At first, Behind the Mask: The Rise of Leslie Vernon might seem like an odd choice for this list. It’s about an aspiring young slasher named Leslie Vernon who lets a documentary crew film his intense preparations for his first job, and it’s a love letter to the slasher movies that came before it. It lovingly pokes fun at the clichés and conventions of the subgenre, so you’d think it wouldn’t hold much appeal for non-slasher fans.

But you’d be wrong because I, for one, love this film. Yes, it’s a love letter to a subgenre I’m not a big fan of, but it’s so good that even non-slasher fans can appreciate the way it plays common slasher tropes for laughs. To take just one example, there’s a scene where Leslie explains that he needs to do an insane amount of cardio to be able to keep up with running victims but still look like he’s just walking. It’s a really funny joke that’s accessible to everybody, fan and hater alike, and the rest of the movie is like that too. It plays on clichés that most people are aware of, so you don’t need to love slashers to enjoy Behind the Mask. You just need a good sense of humor and a decent familiarity with the well-known tropes this subgenre uses over and over again.

The Cabin in the Woods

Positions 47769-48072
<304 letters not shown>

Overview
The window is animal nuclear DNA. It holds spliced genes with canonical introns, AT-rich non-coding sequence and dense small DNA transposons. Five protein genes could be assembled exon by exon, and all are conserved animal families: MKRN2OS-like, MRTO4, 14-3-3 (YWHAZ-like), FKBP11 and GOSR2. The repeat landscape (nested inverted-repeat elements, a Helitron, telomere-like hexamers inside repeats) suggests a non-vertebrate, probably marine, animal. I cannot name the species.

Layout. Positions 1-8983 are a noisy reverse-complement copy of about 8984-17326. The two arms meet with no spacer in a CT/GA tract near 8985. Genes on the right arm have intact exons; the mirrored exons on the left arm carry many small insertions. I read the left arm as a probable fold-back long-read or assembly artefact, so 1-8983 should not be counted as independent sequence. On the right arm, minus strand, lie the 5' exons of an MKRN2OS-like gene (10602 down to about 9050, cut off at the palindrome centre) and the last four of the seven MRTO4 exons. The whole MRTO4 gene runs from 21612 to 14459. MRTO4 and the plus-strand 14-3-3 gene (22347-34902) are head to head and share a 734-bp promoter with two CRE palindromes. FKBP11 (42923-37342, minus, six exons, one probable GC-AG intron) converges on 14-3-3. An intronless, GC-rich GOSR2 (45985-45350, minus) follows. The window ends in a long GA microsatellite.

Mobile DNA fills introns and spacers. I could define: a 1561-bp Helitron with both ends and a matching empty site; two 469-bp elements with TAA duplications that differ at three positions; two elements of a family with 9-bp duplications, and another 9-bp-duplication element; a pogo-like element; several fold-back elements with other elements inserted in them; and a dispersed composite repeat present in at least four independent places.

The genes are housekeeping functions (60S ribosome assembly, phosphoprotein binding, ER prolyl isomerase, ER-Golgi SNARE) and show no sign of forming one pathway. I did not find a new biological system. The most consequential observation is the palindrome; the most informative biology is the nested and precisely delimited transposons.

The five main characters looking scared and cautious

If you liked Behind the Mask, then you’re going to love this next movie. Not only is The Cabin in the Woods a great slasher, but in my opinion, it’s also the ultimate horror-loving horror movie. It’s about a group of college students who travel to a cabin in the woods and then get picked off one by one by a group of monsters. So it’s definitely a slasher, but that synopsis barely scratches the surface of what this film is really about.

Like any good meta-horror, it also alludes to tons of different movies, monsters, and genre tropes, but what really sets this one apart is the way it pays homage to horror fans as well as horror films. For example, there’s a clandestine organization that’s secretly pulling the strings behind the scenes, and when the people who work there watch the main characters get killed by the monsters, they react the same way we fans often do when we watch our favorite movies. On top of that, this film also has a bonkers third act that completely bursts the bounds of the slasher subgenre and turns into the kind of horror mashup fans will drool over.

So if you like horror at all, you’re bound to get a kick out of The Cabin in the Woods. It puts so much extra meat on the bones of a typical ’80s slasher plot that you won’t even notice you’re watching a slasher. You’ll just know that you’re enjoying the hell out of it, and that’s all that really matters.

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JP Nunez

Written by JP Nunez

JP Nunez is a lifelong horror fan. From a very early age, he learned to love monsters, ghosts, and all things spooky, and it's still his favorite genre today. He blogs at Embrace Your Fears.